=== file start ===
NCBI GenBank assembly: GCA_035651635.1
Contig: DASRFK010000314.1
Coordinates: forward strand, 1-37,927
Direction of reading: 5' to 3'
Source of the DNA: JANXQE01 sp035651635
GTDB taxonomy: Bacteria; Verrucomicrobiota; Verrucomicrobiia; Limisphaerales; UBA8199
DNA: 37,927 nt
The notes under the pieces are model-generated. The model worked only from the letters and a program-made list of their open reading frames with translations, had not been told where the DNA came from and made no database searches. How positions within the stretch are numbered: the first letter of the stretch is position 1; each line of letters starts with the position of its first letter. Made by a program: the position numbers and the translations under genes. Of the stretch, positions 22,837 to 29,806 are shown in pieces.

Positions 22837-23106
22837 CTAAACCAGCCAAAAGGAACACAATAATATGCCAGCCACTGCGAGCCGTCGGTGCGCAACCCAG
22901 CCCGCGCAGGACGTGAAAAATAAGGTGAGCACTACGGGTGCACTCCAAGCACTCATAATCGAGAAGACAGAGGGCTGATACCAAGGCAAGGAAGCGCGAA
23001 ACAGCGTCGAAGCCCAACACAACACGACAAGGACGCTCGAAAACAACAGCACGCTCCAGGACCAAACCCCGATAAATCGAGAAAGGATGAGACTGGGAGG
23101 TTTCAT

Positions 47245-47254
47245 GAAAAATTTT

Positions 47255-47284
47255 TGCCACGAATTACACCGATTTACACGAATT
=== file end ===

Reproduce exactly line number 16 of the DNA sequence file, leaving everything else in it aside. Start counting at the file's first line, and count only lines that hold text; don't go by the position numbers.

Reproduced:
Positions 47255-47284